Windows Phone 7.1 SDK is Alarming


alarmsURL: MangoAlarms.zip

Ok, maybe I like my distracting titles…my apologies.

As many Windows Phone developers have noticed, Mango (e.g Windows Phone SDK 7.1) supports background processing through something called Agents. While Agents are certainly a welcome addition, I am exceptionally impressed in the fact that Mango also supports a bunch of features to avoid having to have background processing agents. In this post, I’ll show you one of these: Alarms.

The general idea of Alarms is being able to create application specific alarms (not just using the Alarm clock app). Alarms do come with a couple of small caveats:

  • Alarms are fired once per minute. Sub-minute alarms will round to the minute.
  • Alarms shown over lock screen cannot launch your application.
  • Cannot control how long an alarm is snoozed.
  • Alarm’s Title is always “Alarm”.
  • Can only launch the application, not a deep link to a specific page.

To compliment alarms, the phone also supports Reminders which can overcome some of these limitations, but I’ll show them in a future post.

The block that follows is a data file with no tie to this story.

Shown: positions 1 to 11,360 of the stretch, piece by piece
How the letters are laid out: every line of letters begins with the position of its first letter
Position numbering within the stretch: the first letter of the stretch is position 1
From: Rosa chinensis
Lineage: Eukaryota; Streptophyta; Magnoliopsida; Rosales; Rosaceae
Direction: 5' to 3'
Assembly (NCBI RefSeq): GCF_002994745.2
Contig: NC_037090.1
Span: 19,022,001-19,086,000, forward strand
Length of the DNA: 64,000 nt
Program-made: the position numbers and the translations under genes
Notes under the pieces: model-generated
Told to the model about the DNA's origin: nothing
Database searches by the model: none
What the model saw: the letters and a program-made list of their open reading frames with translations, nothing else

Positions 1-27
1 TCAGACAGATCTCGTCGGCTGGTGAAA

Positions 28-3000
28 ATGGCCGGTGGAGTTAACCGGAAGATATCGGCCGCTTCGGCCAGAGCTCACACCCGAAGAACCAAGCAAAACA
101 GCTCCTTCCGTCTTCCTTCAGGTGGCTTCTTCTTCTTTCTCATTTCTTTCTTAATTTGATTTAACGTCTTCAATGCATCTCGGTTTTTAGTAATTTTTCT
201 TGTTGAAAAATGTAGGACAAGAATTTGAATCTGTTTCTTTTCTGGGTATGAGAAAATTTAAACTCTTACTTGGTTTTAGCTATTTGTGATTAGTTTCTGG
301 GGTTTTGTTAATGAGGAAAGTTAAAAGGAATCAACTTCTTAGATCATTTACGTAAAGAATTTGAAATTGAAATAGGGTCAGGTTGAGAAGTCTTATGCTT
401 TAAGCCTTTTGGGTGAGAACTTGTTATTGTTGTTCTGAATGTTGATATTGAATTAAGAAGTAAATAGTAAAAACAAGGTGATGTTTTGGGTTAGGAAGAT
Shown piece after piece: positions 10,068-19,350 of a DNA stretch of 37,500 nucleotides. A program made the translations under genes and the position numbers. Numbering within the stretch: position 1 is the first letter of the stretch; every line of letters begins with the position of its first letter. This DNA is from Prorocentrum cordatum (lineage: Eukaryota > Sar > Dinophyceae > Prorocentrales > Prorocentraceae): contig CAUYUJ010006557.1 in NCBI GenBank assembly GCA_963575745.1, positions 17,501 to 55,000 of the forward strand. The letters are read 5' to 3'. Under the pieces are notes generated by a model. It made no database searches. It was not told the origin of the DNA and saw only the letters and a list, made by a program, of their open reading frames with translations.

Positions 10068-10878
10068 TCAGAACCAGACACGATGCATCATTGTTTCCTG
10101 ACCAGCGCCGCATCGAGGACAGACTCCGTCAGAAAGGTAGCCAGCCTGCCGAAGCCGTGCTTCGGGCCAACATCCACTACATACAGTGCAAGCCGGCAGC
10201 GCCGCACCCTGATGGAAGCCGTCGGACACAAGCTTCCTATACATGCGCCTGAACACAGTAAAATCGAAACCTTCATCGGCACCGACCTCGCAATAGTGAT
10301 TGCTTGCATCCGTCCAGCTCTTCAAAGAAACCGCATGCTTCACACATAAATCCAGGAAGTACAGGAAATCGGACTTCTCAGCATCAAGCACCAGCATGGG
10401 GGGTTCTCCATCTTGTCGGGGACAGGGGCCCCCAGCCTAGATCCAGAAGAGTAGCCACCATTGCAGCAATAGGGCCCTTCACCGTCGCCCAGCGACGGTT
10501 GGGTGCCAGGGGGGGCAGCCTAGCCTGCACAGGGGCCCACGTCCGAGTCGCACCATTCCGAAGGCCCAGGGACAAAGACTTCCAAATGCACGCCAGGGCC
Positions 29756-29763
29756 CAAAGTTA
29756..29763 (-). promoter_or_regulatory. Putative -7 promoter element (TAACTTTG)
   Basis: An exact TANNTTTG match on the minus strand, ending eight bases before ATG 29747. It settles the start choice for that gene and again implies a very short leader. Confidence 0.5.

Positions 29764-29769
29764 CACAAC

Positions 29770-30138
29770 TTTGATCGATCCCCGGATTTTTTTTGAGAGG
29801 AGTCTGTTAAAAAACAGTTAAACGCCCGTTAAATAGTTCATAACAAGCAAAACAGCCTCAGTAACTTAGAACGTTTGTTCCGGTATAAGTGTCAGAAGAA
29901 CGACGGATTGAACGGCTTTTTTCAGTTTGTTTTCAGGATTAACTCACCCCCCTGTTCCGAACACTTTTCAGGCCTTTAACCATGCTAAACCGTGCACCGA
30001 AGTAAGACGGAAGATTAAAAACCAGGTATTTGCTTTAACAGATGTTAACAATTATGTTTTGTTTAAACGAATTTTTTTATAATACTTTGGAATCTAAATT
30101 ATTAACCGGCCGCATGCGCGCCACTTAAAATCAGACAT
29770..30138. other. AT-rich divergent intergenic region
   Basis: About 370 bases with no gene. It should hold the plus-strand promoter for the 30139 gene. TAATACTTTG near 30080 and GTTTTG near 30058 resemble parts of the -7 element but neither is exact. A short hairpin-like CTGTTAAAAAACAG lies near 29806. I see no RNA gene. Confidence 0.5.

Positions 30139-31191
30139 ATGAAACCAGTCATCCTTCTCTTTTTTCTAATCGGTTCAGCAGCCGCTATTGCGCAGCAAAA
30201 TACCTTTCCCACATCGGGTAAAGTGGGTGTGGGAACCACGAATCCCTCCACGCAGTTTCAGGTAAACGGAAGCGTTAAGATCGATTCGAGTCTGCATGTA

With that in mind, you can create your own alarms and even specify the type of alarm sound that is played. To do this, create an instance of the Alarm class (in the System.Phone.Scheduler namespace):

// Alarm Name (unique per app)
var alarmName = Guid.NewGuid().ToString();

// Create the Alarm
var alarm = new Alarm(alarmName)
{
  // When the Alarm should sound
  BeginTime = DateTime.Now.AddMinutes(1),

  // The Message in the Alarm
  Content = "Mango Alarm",

  // Exists on Alarms, but it not used
  //Title = "Not used!",

  // What sound to play for the alarm
  Sound = new Uri("alarm.wav", UriKind.Relative)
};

Each alarm must be named (unique, per application) so you can look it up later (if you want to disable it or remove it). BeginTime when the alarm should fire. Content is the message shown in the UI. Finally, Sound allows you to specify a sound file (mp3, wma or wav) to be played. This file must be delivered with your .xap file (can’t be in isolated storage or via an Internet connection). While the Title property exists on the Alarm class (because of the base class), it will throw an exception if set to ensure that you don’t think the Title will be used.

Once you create the alarm, you can register it like so:

// Add the Alarm to the Phone
ScheduledActionService.Add(alarm);

The ScheduledActionService is a class that is used to register reminders, alarms and agents. The Add method simply adds the alarm to the phone. The other methods of the service are also supported by the Alarms as well (e.g. Find, Remove, Replace and GetActions). There you go, you can now add your own alarms!



Shawn
Shawn Wildermuth
Author, Teacher, and Coach




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